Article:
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    I personally like using liquid flux; the main idea of flux is to "clean" both surfaces to be mated and this is a little difficult to do using just the flux in the solder spool. My soldering joints have improved dramatically with the use of liquid flux, I think. Never had the issue of dripping flux down into a tube socket (that sounds like just plain old bad luck), but it doesn't take a lot of flux to clean your parts. I ordered nail polish containers from Amazon and use the brush to apply the flux...doesn't seem to overdo it. My $0.02.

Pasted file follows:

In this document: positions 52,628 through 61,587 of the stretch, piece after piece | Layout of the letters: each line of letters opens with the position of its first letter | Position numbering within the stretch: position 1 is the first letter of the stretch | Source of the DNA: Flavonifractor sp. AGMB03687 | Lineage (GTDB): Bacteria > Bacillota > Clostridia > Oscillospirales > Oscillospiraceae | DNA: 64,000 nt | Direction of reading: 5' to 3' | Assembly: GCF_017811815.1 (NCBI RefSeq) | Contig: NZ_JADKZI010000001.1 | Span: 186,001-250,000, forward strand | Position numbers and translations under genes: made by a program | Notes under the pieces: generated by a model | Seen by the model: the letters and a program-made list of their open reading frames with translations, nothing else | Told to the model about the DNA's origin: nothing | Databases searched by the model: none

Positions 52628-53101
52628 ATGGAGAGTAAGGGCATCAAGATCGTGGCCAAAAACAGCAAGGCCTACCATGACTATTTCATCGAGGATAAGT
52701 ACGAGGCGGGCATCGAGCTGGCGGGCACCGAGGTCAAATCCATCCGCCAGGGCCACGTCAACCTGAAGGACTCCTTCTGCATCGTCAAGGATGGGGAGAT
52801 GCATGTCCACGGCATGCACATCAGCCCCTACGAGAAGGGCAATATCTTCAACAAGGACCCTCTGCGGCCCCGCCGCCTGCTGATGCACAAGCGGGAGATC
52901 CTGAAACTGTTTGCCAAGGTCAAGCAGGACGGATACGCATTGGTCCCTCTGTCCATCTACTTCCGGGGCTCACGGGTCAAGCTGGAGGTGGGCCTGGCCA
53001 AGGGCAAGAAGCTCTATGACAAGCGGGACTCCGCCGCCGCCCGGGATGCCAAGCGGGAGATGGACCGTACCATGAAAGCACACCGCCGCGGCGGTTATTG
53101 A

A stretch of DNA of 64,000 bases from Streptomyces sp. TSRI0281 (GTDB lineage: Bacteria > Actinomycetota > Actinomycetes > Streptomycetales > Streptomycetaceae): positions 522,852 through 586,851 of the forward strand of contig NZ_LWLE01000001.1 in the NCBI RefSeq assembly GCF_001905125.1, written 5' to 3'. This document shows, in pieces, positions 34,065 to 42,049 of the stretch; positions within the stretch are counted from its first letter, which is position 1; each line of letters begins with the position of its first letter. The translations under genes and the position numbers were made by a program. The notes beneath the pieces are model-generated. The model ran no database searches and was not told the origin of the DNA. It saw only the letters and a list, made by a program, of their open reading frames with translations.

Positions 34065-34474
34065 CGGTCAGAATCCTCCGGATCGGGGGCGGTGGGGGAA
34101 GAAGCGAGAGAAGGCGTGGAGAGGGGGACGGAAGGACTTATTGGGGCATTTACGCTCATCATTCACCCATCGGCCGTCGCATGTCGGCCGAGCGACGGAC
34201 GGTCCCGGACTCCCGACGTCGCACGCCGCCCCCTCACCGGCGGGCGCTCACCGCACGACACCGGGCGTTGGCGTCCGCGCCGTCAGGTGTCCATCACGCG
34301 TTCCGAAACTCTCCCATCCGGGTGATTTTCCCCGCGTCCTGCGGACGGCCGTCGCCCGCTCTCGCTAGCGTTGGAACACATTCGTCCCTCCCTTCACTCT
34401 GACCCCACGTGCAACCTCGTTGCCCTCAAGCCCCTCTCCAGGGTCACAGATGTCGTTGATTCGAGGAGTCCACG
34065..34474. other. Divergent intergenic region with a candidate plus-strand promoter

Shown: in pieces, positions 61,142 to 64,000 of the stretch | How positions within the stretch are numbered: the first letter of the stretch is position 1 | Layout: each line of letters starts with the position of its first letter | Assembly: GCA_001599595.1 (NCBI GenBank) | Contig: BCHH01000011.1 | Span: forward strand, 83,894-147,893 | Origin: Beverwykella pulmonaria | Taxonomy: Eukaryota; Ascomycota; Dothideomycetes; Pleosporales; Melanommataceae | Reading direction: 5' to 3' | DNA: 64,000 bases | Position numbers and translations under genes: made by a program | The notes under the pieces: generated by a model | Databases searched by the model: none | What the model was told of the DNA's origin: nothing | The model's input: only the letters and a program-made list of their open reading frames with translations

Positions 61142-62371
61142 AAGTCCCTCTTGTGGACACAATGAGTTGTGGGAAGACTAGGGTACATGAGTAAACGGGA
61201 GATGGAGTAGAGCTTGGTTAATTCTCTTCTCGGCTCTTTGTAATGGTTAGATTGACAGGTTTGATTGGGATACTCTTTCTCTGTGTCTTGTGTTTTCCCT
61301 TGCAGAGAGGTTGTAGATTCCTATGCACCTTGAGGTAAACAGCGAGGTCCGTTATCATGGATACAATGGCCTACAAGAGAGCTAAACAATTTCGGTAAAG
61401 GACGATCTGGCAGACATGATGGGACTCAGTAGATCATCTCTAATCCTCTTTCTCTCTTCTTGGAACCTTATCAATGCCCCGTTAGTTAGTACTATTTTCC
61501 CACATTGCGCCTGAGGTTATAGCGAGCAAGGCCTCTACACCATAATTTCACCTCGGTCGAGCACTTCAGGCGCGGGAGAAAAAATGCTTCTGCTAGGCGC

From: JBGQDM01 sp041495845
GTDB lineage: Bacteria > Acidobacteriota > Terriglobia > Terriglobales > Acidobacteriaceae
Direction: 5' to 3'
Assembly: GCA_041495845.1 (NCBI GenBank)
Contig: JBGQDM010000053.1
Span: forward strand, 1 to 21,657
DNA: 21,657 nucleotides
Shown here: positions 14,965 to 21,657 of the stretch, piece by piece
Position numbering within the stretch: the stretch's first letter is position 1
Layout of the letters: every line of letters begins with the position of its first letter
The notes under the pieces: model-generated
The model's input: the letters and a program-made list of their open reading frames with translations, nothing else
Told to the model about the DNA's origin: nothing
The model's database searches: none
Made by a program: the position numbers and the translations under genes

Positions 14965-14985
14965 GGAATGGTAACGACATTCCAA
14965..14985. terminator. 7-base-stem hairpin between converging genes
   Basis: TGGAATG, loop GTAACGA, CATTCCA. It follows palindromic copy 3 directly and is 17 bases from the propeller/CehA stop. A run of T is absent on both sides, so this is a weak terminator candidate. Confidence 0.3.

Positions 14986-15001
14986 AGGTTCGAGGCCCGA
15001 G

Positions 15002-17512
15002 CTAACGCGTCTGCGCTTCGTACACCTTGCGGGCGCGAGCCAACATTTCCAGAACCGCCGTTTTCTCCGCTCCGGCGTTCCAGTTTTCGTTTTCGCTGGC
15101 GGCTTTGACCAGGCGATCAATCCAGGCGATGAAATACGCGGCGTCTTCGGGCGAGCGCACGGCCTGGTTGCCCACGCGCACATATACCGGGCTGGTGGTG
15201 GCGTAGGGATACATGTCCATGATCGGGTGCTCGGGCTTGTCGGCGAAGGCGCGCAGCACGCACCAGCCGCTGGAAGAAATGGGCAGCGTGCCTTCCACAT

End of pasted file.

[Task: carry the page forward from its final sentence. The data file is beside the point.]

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  19. tele_savales

    tele_savales Tele-Holic Platinum Supporter

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    I had the exact same thing happen on my last new build and it wasnt due to flux, just poor technique. And I sat there for a half hour trying to unclog the pin by heating it with my iron and poking at with a little metal pick, until i finally gave up and pulled a 50 year old original fender socket out of the pile and using that. Better than holding the whole project up waiting on one in the mail.
     
  20. Buell

    Buell Tele-Meister

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    I use liquid flux ALWAYS!! I've worked in electronics most of my life and even with flux core solder, I will use the liquid as well. The flow is 100 times greater. Years ago, I had an issue similar to yours. It takes awhile, but the standard solder suckers will get that out of the socket eventually. You just have to keep at it. Best of luck, mate.